Hate speech is an especially sensitive subject in Germany due to the crimes committed by the Nazi regime in World War Two. In June, the country passed a law which could force social media companies to delete racist or slanderous posts within 24 hours ...and more »
Image copyright Youtube via Reuters
Image caption A man takes pictures of "hate tweets" reproduced by Shahak Shapira outside Twitter's Hamburg headquartersA German satirist who claims Twitter is failing to delete hate speech has captured the firm's attention offline - by stencilling the offending messages outside its Hamburg office.
Shahak Shapira, who is Jewish, said he had reported 300 incidents of hate speech in six months, but Twitter had responded to just nine.
A YouTube video has emerged showing Mr Shapira stencilling 30 tweets.
"Germany needs a final solution to Islam," reads one.
"Let's gas the Jews," says another, in reference to the Nazis' murder of six million Jews during World War Two.
"If Twitter forces me to see these things, then they'll have to see them too," the artist said in the video, posted on Monday.
He described the comments as "not just plain insults or jokes, but absolutely serious threats of violence".
They include statements that are homophobic, xenophobic, or involve holocaust denial.
Image copyright YouTube/Shahak Shapira
Image caption Shahak Shapira made stencils of the unpleasant tweetsHe said the nine responses he got from Twitter said the tweets did not violate the site's rules.
"I haven't received a single mail telling me a tweet was actually removed," he said.
Mr Shapira explained in the video, titled #HeyTwitter, that he had made stencils of the hate-filled messages, then travelled to Hamburg to paint them in front of the platform's headquarters.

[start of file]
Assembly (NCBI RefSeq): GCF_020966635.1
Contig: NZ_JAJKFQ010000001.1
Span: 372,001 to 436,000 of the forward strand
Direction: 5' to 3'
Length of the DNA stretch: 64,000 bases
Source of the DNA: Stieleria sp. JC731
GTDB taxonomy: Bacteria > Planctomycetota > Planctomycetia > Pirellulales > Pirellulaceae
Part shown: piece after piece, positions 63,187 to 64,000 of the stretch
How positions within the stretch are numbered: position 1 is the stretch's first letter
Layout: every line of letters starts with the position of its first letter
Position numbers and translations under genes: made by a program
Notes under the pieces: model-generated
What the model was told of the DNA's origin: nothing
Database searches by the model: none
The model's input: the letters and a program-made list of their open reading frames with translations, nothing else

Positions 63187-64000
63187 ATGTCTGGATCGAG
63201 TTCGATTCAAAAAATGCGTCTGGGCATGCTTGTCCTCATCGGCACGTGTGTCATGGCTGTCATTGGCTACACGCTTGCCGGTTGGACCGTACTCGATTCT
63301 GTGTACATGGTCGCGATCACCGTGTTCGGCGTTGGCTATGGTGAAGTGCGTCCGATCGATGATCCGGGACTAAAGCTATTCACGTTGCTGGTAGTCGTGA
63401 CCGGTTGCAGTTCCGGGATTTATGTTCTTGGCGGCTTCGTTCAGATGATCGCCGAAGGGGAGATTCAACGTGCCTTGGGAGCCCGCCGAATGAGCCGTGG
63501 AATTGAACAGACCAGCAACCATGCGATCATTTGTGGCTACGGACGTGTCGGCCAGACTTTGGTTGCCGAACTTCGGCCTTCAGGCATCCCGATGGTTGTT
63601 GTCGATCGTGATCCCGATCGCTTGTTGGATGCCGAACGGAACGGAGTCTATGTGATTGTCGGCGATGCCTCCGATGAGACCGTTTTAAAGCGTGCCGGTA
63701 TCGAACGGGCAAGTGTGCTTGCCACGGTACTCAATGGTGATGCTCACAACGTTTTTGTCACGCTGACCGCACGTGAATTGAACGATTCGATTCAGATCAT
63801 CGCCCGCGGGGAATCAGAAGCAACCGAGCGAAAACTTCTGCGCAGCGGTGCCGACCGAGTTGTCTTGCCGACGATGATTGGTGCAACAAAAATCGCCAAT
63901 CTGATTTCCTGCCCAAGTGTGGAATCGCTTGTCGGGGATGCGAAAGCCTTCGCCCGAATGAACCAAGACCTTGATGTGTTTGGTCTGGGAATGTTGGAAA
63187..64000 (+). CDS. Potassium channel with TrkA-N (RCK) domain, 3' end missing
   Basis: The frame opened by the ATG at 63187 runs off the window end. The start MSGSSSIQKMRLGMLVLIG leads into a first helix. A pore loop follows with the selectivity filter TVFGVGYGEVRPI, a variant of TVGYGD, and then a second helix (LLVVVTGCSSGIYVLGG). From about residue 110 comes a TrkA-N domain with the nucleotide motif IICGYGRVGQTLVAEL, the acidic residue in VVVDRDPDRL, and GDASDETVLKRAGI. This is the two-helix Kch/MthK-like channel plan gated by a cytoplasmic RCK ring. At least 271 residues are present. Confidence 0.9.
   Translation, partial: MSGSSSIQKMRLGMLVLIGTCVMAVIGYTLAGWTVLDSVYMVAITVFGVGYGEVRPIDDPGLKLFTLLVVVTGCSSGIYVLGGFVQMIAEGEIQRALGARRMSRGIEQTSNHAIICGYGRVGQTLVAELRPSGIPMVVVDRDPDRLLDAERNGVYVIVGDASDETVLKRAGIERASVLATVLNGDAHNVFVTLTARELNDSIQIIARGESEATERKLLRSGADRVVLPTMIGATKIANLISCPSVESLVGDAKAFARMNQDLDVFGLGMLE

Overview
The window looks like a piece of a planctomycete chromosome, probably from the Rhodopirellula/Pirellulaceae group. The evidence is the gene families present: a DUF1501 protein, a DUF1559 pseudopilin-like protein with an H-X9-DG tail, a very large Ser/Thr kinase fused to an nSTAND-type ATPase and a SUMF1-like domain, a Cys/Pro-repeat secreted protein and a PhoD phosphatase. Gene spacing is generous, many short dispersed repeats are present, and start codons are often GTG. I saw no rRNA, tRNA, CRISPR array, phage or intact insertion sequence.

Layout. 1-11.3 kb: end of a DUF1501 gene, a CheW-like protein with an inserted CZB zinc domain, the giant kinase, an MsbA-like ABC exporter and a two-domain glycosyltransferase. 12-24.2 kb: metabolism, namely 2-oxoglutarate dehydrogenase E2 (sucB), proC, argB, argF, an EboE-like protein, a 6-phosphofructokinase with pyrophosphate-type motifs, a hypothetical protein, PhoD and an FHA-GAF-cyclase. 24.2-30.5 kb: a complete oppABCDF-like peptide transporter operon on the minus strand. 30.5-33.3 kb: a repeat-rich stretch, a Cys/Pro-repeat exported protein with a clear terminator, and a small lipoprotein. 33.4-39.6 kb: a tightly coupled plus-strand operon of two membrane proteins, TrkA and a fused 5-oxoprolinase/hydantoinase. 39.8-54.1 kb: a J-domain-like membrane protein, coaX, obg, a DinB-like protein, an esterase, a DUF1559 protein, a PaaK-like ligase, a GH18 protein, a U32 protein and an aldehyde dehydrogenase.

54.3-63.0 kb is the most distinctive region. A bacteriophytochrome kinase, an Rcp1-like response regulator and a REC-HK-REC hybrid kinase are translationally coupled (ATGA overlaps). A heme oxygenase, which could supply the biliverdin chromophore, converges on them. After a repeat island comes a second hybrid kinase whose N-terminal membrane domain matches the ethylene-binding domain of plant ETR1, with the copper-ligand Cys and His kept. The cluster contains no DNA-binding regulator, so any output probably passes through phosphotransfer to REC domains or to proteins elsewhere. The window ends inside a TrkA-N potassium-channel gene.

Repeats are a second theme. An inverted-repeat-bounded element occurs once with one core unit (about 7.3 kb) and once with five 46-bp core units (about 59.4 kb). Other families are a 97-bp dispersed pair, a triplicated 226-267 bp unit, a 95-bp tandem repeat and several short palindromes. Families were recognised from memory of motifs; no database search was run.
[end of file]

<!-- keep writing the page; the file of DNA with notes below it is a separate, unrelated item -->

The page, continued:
"Tomorrow," he said, "they will have to look at all the beautiful tweets their company loves to ignore so much."
Hate speech is an especially sensitive subject in Germany due to the crimes committed by the Nazi regime in World War Two.
In June, the country passed a law which could force social media companies to delete racist or slanderous posts within 24 hours or face a fine of up to €50m ($58m; £45m).
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Media captionHuman rights groups are concerned by Germany's plan to fine social media companiesMr Shapira said he had reported 150 comments to Facebook during the same six-month period, and 80% were removed within one to three days.
Twitter's head of public policy for Europe, Karen White, told Reuters: "Over the past six months, we've introduced a host of new tools and features to improve Twitter for everyone. We've also improved the in-app reporting process for our users and we continue to review and iterate on our policies and their enforcement."
The site is said to be acting against 10 times as many abusive accounts as it did this time last year.
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Mr Shapira previously made headlines after taking a controversial stand against selfie-taking at Berlin's Holocaust memorial.
He copied 12 selfies snapped at the memorial from social media, and published them on a website called "Yolocaust" - a combination of the popular social media hashtag Yolo - "you only live once" - and Holocaust.
Each image was altered so that hovering over it stripped away the background of the memorial and replaced it with scenes from concentration camps.
He said at the time: "Lets see what happens, let's see how many stupid, inappropriate pictures I have to see on the internet.
"And if you're asking me is this right or wrong, then that's a good thing. It doesn't have to be one or the other, just having the debate is good."
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